Expert gardener demonstrates growing beets
Learn how to grow beets from sowing the seeds to harvesting the roots! Beets should be a staple of any vegetable garden. As well as being truly delicious, they’re really easy to grow from seed—and you don’t have to wait long ’til harvest time.
Beets are delicious, whether grated into salads, roasted in oil, boiled, or made into soup (borscht). They’re also really easy and quick to grow from seed.
For best results grow beets in rich, fertile soil in full sun. They can also be grown in containers.
Sow seeds outdoors from mid-spring until the middle of summer. You can sow a couple of weeks earlier using a season extender such as a hoop house or row cover. Our Garden Planner will recommend ideal sowing times for your location. If you add a season extender, the will automatically adjust the dates to allow for the additional warmth.
- Mark out seed drills into prepared soil one inch deep and one foot apart.
- Pop a beet seed into the drill every 1-2 inches.
- Cover the drill over with soil and pat down.
Alternatively, sow seeds into plug trays – great for early crops started off under cover. Sow two or three seeds into each cell.
Beet seeds are actually capsules that contain several seeds, so you may get two or three sprouts from each one.
- Thin out rows of direct-sown seedlings to 4 inches apart.
- Plant clusters of plug tray-grown seedlings 8-10 inches apart in each direction. The plants will naturally push each other apart as they grow, and don’t need to be thinned.
- Keep plants watered in dry weather. This will promote good, even growth and reduce the risk of bolting, or flowering, which renders the root inedible.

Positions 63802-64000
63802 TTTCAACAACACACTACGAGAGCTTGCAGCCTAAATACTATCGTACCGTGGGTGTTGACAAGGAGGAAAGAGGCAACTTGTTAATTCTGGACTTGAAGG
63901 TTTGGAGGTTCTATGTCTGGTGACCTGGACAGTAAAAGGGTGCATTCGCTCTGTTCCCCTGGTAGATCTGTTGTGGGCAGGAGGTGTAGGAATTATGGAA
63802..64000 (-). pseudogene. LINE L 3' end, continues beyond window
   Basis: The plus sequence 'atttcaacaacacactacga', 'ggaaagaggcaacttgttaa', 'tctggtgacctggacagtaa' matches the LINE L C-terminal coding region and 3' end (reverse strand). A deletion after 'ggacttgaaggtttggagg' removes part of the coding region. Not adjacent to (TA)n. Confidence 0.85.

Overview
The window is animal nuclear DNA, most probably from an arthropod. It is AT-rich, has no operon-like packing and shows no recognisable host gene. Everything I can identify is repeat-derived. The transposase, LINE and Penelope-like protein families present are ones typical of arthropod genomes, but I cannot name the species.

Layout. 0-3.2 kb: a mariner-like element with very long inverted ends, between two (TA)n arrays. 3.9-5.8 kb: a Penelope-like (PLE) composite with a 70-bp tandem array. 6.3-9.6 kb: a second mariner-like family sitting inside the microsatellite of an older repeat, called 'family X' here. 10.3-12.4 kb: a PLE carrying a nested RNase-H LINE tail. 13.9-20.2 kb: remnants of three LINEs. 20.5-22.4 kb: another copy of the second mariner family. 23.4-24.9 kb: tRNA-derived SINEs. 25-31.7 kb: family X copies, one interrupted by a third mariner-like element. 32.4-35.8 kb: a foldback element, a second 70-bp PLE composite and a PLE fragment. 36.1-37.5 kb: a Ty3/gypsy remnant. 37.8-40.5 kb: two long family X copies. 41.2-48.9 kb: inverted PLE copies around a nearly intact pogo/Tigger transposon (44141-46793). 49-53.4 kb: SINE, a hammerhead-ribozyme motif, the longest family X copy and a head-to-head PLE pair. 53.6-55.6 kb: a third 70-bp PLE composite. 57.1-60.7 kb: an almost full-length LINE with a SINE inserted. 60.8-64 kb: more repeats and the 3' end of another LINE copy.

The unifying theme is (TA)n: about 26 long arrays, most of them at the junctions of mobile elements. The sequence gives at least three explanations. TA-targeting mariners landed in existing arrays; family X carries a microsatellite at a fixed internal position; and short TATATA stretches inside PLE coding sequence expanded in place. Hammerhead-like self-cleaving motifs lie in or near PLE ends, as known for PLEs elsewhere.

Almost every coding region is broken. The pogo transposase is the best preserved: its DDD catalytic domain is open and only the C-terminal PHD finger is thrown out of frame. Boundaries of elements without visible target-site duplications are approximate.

- Keep beets weeded by hand, or by carefully hoeing between rows.
Harvest beets when they’re between the size of a golf ball and the size of a tennis ball. Dig them out, or just gather the base of the stems and twist the root out of the soil.
The leaves can be twisted off and cooked like spinach. Or, see our recipe for Beet Greens Salad.
If you experience mild winters you can leave roots sown later in the season in the ground to dig up as you need them. Or, store roots in boxes of dry sand in a cool, frost-free place.
You can also freeze beet greens to use at a later date!
For more information on growing beets, see our complete Almanac Beets Growing Guide.
Ready to get started? Our Almanac Garden Planner will automatically calculate your sowing dates, your plant spacing, and more. Plus, you’ll get a free printable calendar with planting and harvesting dates that fit you.
For new gardeners, we are offering a free 7-day trial to encourage all to try drawing out their first garden plot!
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I have grown beets each time starting late summer and harvested in Mid November. Each time they only grew to the size of a walnut ( in the shell). Any advice?
You may want to perform a soil test on your garden to make sure that you’re not missing any key nutrients, or that your nutrient levels and pH aren’t out of whack. Your soil should be loose enough for the beets to easily push through it, too. See more advice in our Beets Growing Guide.
Beet greens can be harvested prior to the root bring of typical size, however, the root tends to stop growing as the leaves full back in. ..don't expect a huge crop if you have enjoyed the greens in the early season.